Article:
difference between the stack and the heap but still are able to write useful code.

The kind of code the average "professional" programmer produces is ... shall I say, underwhelming? It's the kind of thing that makes me consider career switches. Raising the bar for programmer qualification will do the world a lot of good. T

But, I have seen people who know all the ins and outs of their machine create horrible code which I will never allow to merge and people who barely know what a pointer is generate very clean, readable and usable code.
Oct 29 2012
prev sibling next sibling parent Jacob Carlborg <doob me.com> writes:
On 2012-10-28 22:38, David Nadlinger wrote:

 Do really think that your typical Java programmer is familiar with the
 term »symbol« in the compiler/linker sense? Also, don't underestimate
 the perceived scariness/ugliness of mangled names in linker error
 messages. I'm pretty much fluent in reading D mangled names by now, but
 most newcomers definitely aren't.

 That, coupled with the absence of the typical source location
 information (IDE integration!), is probably enough to make encountering
 such errors a significantly more unpleasant experience for most people
 than compiler errors.

 Again, maybe not for you, maybe not for me, but I think it is clear that
 this is a problem to some, so the discussion should not be about talking
 the problem away, but rather about evaluating possible
 solutions/mitigation strategies in terms of feasibility (e.g. name
 demangling in linker output?).

I completely agree. I can handle the mangled symbols as well but it would be much nicer with demangled symbols, source location and so on. Just because I can read HTML I'm not surfing the web with "curl", I use a GUI browser that renders the HTML. It's much nicer that way. -- /Jacob Carlborg
Oct 29 2012
prev sibling next sibling parent Dmitry Olshansky <dmitry.olsh gmail.com> writes:
On 29-Oct-12 01:38, David Nadlinger wrote:
 On Sunday, 28 October 2012 at 20:59:25 UTC, Walter Bright wrote:
 It baffles me that programmers would find "undefined symbol" hard to
 make sense of.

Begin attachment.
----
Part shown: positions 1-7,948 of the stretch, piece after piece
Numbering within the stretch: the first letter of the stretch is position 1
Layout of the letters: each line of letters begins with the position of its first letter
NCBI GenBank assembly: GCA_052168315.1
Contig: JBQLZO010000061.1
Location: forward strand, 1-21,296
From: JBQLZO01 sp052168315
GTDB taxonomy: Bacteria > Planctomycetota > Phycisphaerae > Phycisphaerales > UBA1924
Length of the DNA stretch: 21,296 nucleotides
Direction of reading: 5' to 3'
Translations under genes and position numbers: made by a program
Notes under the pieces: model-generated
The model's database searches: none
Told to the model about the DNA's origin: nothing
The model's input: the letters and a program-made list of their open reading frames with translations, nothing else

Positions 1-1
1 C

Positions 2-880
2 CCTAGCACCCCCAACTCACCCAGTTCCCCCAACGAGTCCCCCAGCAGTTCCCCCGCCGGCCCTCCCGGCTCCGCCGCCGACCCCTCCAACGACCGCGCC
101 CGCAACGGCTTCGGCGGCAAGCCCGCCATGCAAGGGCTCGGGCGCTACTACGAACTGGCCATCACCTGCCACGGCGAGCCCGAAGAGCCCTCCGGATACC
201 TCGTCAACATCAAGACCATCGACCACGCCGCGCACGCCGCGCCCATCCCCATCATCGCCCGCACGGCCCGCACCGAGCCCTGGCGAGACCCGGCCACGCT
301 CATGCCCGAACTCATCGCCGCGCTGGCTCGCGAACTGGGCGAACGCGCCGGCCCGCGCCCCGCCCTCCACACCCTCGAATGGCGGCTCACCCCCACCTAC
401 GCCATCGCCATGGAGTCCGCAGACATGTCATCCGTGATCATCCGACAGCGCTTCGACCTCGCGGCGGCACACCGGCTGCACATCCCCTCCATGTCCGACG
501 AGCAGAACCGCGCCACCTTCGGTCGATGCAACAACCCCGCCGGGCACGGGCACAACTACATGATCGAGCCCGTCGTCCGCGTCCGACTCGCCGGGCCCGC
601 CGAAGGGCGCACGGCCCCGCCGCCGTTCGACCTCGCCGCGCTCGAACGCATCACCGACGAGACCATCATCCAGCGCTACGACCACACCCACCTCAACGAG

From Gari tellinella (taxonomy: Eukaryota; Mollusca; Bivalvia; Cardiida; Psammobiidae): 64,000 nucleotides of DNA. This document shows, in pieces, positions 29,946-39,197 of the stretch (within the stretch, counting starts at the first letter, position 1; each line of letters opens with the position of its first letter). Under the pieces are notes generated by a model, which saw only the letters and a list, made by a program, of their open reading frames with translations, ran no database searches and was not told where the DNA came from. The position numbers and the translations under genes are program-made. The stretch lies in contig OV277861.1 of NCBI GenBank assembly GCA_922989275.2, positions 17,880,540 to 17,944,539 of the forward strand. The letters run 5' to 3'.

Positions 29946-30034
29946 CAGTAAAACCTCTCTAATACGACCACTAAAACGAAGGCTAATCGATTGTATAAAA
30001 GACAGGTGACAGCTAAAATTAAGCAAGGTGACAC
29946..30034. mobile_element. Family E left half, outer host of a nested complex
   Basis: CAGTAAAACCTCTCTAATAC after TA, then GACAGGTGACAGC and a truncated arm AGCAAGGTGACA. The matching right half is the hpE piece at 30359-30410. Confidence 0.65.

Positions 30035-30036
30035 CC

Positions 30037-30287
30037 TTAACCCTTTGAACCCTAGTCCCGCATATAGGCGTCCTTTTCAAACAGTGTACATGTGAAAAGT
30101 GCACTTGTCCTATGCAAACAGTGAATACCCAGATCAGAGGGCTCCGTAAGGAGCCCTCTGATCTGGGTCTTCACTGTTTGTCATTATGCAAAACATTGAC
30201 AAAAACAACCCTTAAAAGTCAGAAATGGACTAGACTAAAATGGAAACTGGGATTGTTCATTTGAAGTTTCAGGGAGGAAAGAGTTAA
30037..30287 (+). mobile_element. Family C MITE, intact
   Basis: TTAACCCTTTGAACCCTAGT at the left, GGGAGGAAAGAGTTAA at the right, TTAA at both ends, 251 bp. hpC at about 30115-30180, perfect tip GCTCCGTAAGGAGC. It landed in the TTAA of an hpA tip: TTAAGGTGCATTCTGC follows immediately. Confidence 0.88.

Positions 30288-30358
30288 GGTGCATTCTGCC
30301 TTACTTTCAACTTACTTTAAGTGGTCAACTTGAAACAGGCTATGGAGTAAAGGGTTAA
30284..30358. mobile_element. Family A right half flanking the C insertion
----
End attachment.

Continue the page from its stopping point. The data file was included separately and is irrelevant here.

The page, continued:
Do really think that your typical Java programmer is familiar with the term »symbol« in the compiler/linker sense? Also, don't underestimate the perceived scariness/ugliness of mangled names in linker error messages. I'm pretty much fluent in reading D mangled names by now, but most newcomers definitely aren't.

 That, coupled with the absence of the typical source location
 information (IDE integration!), is probably enough to make encountering
 such errors a significantly more unpleasant experience for most people
 than compiler errors.

 Again, maybe not for you, maybe not for me, but I think it is clear that
 this is a problem to some, so the discussion should not be about talking
 the problem away, but rather about evaluating possible
 solutions/mitigation strategies in terms of feasibility (e.g. name
 demangling in linker output?).

Indeed, when dmd works as a driver and invokes a linker can't it just pipe its output through ddemangle? -- Dmitry Olshansky
Oct 29 2012
prev sibling next sibling parent reply Andrei Alexandrescu <SeeWebsiteForEmail erdani.org> writes:
On 10/29/12 2:10 PM, Peter Alexander wrote:
 On Sunday, 28 October 2012 at 20:59:25 UTC, Walter Bright wrote:
 On 10/28/2012 1:34 PM, deadalnix wrote:
 As Andrei stated, the linker's native language is encrypted klingon.

It baffles me that programmers would find "undefined symbol" hard to make sense of.